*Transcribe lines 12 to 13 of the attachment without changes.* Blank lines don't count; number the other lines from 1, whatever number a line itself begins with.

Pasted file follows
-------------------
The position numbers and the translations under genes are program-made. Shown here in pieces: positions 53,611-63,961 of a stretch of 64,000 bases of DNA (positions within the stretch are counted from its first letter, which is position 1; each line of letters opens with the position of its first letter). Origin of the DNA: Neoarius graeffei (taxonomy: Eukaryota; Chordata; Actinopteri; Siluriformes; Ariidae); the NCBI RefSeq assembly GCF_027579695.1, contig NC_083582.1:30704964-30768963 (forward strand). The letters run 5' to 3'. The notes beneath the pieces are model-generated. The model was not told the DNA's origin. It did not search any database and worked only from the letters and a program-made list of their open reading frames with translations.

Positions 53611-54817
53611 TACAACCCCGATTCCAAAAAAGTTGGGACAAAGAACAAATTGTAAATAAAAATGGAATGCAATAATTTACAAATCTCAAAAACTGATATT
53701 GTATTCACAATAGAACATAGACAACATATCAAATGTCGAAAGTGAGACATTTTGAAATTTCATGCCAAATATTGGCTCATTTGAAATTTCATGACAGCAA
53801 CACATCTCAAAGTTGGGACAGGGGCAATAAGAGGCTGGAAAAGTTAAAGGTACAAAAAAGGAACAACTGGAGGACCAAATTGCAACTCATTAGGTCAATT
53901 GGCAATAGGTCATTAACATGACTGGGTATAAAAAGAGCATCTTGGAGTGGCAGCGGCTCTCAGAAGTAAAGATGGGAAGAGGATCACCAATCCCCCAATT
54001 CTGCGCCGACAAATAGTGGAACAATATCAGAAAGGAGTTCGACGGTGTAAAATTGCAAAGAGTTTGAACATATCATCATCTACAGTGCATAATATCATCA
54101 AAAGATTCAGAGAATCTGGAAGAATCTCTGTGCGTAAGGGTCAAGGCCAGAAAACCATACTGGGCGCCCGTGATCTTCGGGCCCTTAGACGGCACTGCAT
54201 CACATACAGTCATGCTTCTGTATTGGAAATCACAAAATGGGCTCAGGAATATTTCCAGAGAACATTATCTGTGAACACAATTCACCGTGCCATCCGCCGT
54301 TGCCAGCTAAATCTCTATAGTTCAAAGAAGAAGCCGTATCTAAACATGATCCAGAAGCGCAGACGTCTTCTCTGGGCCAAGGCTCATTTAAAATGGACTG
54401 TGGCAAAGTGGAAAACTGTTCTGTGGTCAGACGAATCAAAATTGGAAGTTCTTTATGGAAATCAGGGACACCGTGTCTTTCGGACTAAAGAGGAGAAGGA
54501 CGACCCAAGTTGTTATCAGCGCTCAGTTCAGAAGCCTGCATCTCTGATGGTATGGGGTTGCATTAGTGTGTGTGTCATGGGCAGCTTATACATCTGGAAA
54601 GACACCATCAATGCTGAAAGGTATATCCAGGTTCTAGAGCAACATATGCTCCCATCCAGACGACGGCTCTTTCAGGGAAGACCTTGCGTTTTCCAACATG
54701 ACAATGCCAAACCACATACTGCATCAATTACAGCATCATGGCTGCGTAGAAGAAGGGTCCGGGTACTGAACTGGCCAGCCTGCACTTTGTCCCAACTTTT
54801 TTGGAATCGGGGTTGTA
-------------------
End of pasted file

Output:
54501 CGACCCAAGTTGTTATCAGCGCTCAGTTCAGAAGCCTGCATCTCTGATGGTATGGGGTTGCATTAGTGTGTGTGTCATGGGCAGCTTATACATCTGGAAA
54601 GACACCATCAATGCTGAAAGGTATATCCAGGTTCTAGAGCAACATATGCTCCCATCCAGACGACGGCTCTTTCAGGGAAGACCTTGCGTTTTCCAACATG